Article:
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Learning cinematography without film


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#1 Jeremy Ivan

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Posted 12 May 2009 - 03:03 PM

I have a BA in Telecommunications, where I learned editing and field production stuff - but all on HD and standard video - and always either documentary or TV/internet projects; nothing like film/motion picture stuff. As such, I really am clueless when it comes to lenses, filters, film stock, etc. All of our filtering was done in post-production with Final Cut Studio.

Where can I learn more about 1) Making video look like film, and 2) Film-specific techniques (like what exactly certain grains do, etc. ? I don't have time or money right now to get a film camera; I am still doing a TV internship - but I can read up on it at least, and do that later on. Are there any good internet resources for this?

Thanks!
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#2 Jeremy Ivan

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Posted 12 May 2009 - 03:19 PM

Oh, I'll add that I'm hoping to apply for an advanced degree (video-based if possible) a few years down the road - but just want to get some experience first. In general, I know what I'm doing in terms of directing and editing - but lighting and cinematography is my Achilles heel. I'd like to change that a bit.
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#3 Scott Fritzshall

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Posted 12 May 2009 - 03:27 PM

If you're able to spare a few hundred dollars, you should pick up an SLR and some reversal film. Go out and shoot, and get your film processed and mounted as slides, and you can project it and see exactly what you shot. There are a ton of books on photography and about how film works; check some out from the library and go to town. There are some books that are recommended on this site through the link at the top. I really seriously recommend doing this- very few kids coming out of school today have any knowledge about film, and having a really thorough understanding of all of the principles of photography will give you a leg up on them. You don't need a motion picture film camera to learn about film. A stills camera will serve you quite well.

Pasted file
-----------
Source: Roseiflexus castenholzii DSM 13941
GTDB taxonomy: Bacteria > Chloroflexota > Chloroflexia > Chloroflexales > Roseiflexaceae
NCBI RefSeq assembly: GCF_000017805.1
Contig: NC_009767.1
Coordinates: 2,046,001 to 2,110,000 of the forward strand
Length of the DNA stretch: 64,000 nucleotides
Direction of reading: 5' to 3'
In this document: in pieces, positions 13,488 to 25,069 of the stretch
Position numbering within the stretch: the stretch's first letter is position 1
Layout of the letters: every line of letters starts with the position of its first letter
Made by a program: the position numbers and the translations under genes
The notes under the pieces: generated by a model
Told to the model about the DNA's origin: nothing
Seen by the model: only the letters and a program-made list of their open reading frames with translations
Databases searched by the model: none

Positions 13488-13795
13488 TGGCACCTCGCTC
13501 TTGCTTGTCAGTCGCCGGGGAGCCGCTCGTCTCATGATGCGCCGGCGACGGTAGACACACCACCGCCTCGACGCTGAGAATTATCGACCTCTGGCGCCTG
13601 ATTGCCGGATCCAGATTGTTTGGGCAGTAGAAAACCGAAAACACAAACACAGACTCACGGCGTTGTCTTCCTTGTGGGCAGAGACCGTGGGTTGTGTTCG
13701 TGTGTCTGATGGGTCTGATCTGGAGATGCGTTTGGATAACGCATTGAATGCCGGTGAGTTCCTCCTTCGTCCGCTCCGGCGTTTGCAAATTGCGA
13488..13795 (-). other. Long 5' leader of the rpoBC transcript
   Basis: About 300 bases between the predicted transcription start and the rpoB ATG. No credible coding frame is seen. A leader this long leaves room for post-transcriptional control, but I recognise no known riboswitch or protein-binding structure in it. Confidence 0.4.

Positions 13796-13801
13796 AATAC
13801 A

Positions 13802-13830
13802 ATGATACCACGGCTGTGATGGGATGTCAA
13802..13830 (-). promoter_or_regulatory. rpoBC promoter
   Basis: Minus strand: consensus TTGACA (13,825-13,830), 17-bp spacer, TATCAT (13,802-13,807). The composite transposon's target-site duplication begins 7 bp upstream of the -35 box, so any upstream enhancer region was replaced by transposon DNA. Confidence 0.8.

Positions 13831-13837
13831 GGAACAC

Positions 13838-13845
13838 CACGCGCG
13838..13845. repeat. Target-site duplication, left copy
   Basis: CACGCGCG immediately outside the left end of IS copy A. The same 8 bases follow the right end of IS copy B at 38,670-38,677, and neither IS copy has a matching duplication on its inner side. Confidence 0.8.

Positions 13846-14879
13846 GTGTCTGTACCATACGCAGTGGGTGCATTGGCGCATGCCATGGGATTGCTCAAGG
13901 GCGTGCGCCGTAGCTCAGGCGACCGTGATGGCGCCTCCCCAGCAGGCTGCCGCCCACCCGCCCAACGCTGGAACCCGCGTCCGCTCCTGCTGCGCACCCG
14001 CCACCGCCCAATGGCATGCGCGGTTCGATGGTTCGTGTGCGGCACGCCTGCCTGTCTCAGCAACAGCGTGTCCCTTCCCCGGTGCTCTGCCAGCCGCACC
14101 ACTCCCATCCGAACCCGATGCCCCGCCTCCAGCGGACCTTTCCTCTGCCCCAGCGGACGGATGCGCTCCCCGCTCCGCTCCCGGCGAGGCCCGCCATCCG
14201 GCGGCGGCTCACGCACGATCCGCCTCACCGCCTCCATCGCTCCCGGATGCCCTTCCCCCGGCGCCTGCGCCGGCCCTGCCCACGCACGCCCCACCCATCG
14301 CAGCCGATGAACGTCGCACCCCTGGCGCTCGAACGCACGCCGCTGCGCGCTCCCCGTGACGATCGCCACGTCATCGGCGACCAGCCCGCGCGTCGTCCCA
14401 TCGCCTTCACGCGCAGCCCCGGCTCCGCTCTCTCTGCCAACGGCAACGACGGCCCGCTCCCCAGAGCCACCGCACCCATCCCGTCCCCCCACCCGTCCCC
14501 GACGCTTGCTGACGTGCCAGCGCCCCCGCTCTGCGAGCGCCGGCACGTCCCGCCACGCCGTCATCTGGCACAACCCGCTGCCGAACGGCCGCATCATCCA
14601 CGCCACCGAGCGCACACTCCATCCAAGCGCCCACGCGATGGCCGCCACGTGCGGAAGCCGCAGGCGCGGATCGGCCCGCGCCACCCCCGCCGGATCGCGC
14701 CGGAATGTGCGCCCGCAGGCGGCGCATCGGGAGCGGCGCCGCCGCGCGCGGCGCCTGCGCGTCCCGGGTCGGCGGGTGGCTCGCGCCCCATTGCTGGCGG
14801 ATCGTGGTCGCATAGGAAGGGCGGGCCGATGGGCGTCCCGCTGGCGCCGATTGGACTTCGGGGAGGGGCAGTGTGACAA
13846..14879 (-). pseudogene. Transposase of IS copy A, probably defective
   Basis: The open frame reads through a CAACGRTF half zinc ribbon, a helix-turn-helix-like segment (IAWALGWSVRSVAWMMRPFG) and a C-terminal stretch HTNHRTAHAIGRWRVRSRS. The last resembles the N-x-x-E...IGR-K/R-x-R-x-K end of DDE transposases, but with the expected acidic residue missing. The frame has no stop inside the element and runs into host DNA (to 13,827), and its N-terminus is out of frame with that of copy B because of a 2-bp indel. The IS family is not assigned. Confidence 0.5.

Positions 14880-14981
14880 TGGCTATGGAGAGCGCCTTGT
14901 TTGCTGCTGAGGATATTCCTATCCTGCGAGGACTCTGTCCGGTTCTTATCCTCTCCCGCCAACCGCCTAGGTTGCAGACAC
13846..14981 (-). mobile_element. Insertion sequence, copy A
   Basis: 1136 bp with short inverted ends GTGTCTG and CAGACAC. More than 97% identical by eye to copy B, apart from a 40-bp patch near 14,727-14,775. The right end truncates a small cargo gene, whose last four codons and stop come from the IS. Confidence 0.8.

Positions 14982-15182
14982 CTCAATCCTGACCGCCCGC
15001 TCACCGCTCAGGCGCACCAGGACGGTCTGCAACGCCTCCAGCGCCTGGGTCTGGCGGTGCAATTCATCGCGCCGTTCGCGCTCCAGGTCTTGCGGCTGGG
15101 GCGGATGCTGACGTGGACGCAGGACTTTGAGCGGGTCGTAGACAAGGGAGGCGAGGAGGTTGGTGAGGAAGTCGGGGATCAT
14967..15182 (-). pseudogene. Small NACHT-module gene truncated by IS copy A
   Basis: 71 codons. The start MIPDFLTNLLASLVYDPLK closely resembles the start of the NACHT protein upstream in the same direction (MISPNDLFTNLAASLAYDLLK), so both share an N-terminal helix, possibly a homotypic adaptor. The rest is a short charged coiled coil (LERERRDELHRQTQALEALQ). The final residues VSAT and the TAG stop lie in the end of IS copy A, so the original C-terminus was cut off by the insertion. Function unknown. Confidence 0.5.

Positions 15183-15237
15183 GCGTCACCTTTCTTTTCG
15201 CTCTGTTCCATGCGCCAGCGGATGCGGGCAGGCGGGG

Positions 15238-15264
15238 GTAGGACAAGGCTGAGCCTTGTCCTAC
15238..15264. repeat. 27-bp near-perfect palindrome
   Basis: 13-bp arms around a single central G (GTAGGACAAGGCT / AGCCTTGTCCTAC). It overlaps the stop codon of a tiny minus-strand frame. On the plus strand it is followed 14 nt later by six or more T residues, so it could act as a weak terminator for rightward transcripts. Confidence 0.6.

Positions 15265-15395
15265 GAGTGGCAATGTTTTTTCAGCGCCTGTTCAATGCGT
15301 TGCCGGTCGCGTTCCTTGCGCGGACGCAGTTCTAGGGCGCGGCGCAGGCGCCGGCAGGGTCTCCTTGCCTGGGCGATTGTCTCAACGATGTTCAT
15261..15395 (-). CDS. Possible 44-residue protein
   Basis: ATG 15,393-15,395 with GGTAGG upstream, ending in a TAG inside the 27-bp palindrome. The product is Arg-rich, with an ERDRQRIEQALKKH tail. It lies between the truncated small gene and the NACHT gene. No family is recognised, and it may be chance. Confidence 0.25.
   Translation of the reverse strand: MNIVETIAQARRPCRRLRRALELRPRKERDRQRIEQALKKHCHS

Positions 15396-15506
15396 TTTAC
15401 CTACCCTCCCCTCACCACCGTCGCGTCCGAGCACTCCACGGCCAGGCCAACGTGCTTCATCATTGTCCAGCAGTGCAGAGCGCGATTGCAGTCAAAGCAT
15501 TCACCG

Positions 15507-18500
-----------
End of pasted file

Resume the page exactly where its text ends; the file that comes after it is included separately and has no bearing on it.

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#4 Jeremy Ivan

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Posted 12 May 2009 - 04:02 PM

Thank you for your reply. That doesn't sound like a bad idea..but I do have a question about processing. You mean that I should just go get it processed at a center? Essentially, do a bit of my own lighting, shoot pictures like I would film, and see how they turn out after being processed?
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#5 Scott Fritzshall

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Posted 12 May 2009 - 04:27 PM

You should get it processed at a place that does processing for professional photographers if possible. But yeah, that's the basic idea. Learn how exposure works, learn how to judge what it's going to look like when it comes back, learn what effect light has when you place it here vs. there, or when you bounce it, etc.
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#6 Dominic Case

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Posted 12 May 2009 - 05:57 PM

Shooting reversal stills will ensure that what you get back from the processing lab is exactly what you shot, with no automatic colour correction on a print. Also, reversal film has less latitude than negative, so while you won't learn what you can do with neg, you will learn the effect of over- or under-exposure really quickly.

I used to have my students do assignments with an SLR and slides to demonstrate depth of field, lighting set-ups, colour temperature and so on. It seemed to work well, and there doesn't seem to be any point in using more than one frame of film at a time for these things ;)

And you don't really need to be able to process colour neg to be a good film cinematographer. (Although I think manually processing stills in a black and white darkroom is a definite advantage to understanding how it all works.)
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Aerial Filmworks

Media Blackout - Custom Cables and AKS

Wooden Camera

rebotnix Technologies

Rig Wheels Passport

Paralinx LLC

Glidecam

Technodolly